Of Mice and Men
John Steinbeck
Contributed by Joslyn Justiniano
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Section 6

From Lennie’s arrival at the riverbed to the end of the story

It is described to be a peaceful, beautiful late afternoon at the same riverbed where the narrative began. There is a heron eating water snakes that appear beneath its legs, standing in a green pool. Lennie rushes through the undergrowth and then goes to his knees by the water to have a drink. He feels proud for remembering the place that George said to come. Soon, he experiences two unnerving visions. His Aunt Clara is said to appear “from out of Lennie’s head.” Speaking in Lennie’s voice, she berates him for failing to listen to George and getting into trouble. He has caused so many problems for his cherished friend. After this, a giant rabbit shows itself. It begins to speak, and it uses Lennie’s voice. It says that George will likely beat and abandon him. At this point, George appears. He seems listless and is very quiet. Lennie is surprised when he doesn’t berate him. Lennie pushes him to tell him off for what he’s done, but everything George says seems unconvincing. He simply says what he usually does when reproaching Lennie. Lennie offers to leave and live in a cave, but George says to stay. This makes Lennie feel hopeful.

Lennie asks George to tell him the story of their farm. George begins, musing on how most men are lonely and have no companions but he and Lennie will always have one another. Noises of people coming through the woods get closer, and George instructs Lennie to remove his hat and look across the river while he continues to describe the farm. He talks about the rabbis, promising that no one will ever treat him badly again. Lennie responds, “Le’s do it now,” Lennie says. “Le’s get that place now.” George says they will. Carlson’s gun has been taken out of his jacket, and George lifts it up. He shoots Lennie in the back of the head. Lennie falls to the ground, dead. George throws the gun away from him, and he sits on the riverbank.

The lynch party hears the shot, and it runs to the clearing. George is questioned by Carlson. He leads the men to believe that he struggled with Lennie for the gun and shot him with it. Slim is the only person who comprehends what really occurred. He says to George, “You hadda, George. I swear you hadda.” George is overcome with grief, and Slim leads him away. Curley and Carlson remain shocked, pondering what is “eatin’ them two guys.”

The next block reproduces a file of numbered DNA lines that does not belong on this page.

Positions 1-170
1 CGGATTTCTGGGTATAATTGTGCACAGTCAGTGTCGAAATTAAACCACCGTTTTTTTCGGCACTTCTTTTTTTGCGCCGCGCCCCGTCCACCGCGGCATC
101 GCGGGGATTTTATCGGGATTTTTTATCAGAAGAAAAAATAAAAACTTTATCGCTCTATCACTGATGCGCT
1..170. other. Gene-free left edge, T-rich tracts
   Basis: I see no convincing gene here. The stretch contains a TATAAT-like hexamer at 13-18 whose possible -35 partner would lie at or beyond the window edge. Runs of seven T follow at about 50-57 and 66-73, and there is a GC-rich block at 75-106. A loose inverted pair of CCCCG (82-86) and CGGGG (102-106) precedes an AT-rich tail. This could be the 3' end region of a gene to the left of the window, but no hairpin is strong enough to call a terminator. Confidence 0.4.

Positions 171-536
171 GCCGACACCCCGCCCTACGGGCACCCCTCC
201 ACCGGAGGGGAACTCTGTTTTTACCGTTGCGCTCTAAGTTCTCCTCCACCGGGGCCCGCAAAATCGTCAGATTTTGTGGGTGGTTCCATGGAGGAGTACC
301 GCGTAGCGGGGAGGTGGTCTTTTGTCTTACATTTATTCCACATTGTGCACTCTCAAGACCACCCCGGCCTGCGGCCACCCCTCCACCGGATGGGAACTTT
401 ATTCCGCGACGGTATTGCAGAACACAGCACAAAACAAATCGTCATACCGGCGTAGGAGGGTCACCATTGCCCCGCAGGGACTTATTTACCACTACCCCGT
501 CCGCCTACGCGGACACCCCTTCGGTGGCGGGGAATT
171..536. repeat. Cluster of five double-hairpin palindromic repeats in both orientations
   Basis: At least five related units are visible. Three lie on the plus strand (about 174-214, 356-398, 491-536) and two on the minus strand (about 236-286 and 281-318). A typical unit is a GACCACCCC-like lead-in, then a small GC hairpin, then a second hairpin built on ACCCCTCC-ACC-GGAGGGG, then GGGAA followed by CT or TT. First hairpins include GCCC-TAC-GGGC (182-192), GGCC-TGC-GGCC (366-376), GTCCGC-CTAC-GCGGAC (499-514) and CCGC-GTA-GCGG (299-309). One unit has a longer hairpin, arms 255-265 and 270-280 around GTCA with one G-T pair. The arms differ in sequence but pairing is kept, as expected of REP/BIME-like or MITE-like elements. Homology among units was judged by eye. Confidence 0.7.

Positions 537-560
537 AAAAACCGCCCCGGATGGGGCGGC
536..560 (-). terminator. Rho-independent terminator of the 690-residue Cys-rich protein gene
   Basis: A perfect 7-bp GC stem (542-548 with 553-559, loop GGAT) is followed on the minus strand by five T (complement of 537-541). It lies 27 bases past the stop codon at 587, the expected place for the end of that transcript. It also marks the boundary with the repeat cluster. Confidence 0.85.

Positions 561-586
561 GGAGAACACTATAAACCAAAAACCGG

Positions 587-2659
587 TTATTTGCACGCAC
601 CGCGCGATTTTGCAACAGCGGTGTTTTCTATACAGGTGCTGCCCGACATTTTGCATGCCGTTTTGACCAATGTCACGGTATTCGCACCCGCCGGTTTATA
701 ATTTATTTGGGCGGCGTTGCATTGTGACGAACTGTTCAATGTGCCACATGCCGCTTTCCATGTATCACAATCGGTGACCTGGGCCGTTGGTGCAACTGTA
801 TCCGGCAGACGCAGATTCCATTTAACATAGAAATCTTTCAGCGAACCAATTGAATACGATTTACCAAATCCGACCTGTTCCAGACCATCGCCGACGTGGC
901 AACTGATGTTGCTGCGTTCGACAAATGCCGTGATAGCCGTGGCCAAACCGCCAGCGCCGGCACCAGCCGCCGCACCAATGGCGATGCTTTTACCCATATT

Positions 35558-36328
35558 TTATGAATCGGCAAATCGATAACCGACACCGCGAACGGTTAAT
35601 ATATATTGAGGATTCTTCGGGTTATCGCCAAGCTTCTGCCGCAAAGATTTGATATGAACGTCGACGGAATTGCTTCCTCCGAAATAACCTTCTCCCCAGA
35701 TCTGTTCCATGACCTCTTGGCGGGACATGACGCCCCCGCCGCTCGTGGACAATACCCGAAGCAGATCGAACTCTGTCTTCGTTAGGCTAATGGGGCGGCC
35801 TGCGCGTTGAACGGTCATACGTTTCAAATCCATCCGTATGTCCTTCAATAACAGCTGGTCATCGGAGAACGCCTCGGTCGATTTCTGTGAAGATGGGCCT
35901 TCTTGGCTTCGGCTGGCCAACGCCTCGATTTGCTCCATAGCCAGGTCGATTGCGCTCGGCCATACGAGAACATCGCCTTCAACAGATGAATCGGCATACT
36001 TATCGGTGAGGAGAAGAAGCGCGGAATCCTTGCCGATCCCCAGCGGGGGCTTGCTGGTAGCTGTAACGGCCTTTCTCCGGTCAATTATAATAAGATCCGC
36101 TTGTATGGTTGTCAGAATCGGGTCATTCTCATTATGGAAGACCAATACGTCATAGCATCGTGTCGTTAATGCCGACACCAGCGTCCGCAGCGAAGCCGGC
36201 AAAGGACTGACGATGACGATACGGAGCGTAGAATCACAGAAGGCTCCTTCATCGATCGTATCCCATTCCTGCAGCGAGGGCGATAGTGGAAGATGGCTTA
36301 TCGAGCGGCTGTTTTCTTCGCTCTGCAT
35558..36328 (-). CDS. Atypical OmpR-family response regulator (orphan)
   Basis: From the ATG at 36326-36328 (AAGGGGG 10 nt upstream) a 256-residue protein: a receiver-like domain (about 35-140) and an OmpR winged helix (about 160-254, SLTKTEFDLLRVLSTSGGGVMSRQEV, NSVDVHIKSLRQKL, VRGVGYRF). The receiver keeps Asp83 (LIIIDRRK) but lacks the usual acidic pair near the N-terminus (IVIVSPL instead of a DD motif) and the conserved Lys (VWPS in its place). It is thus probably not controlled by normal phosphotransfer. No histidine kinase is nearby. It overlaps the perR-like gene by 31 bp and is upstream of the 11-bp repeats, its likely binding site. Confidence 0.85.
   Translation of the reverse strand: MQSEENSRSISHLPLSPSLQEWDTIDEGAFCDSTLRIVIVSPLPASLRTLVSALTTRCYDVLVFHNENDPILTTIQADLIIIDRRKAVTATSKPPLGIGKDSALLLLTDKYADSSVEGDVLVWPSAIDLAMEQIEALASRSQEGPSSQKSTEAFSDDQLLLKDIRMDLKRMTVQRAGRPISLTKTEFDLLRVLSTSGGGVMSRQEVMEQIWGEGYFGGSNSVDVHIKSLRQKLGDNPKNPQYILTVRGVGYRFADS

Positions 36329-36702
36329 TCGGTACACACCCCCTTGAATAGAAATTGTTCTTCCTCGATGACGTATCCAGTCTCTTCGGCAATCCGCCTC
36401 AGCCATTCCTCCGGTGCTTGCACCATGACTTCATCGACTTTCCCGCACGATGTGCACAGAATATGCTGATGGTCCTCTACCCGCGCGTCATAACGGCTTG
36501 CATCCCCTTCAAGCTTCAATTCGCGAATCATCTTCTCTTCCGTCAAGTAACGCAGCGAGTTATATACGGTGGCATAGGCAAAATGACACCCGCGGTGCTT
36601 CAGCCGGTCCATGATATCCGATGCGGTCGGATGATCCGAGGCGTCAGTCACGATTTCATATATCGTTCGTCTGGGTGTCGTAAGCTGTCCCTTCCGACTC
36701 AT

The scene begins at the clearing in the woods. The riverbed and everything surrounding it are described as idyllically beautiful. There are many details from the book’s opening passages repeated here. These include the quality of the sunlight, the water snakes that have heads resembling “periscopes,” and the mountains in the distance. At this point, though, the suffering of innocents impedes on the beauty of nature. Steinbeck provides a vivid description of a large heron that’s bending forward to take an innocent snake out of the water. The bird then waits as a different snake swims towards it. Death arrives quickly and without mercy to the unaware. When Lennie arrives, it seems obvious what kind of fate awaits him.

Sadness pervades the final scene between Lennie and George, even though Lennie is blissfully ignorant until death. In order to comfort Lennie, George tells the story of their farm one more time. At first, he gives the impression that he is angry. He soon assures Lennie that he is forgiven, though, and tells the story of their dream. When George tells Lennie this story for the last time, he is surrendering his dream. His vision of a happy future life flies away, and George understands that all of his plans will come to nothing. He is the type of man he was always terrified of admitting he was: one of a massive army of migrant workers who will never have enough money for anything that could transform his life for the better. Now bereft of Lennie, George gives up his hope for more. Lennie was the only part of his life that made his life different than those of the other men. He had a clear sense of purpose. He cannot sustain his dreams without his friend. The story ends on a somber note, indicating that there is no place for dreams in such an unjust world.

The other men see Lennie’s body as only that of a half-wit and murderer who deserved his death. It is only Slim, the wisest among them, who comprehends the profound nature of George’s loss and the fact that George needs consolation. Curley and Carlson only watch, confused, as Slim leads George away. It is more ignorance than lack of empathy that causes their lack of understanding, though. Carlson and Curley are representative of the real world’s harsh and heartless conditions. It is a world where the weak live in a state of great vulnerability, invariably destroyed by the strong. The loss of true friendship cannot be properly mourned because it’s not understood.

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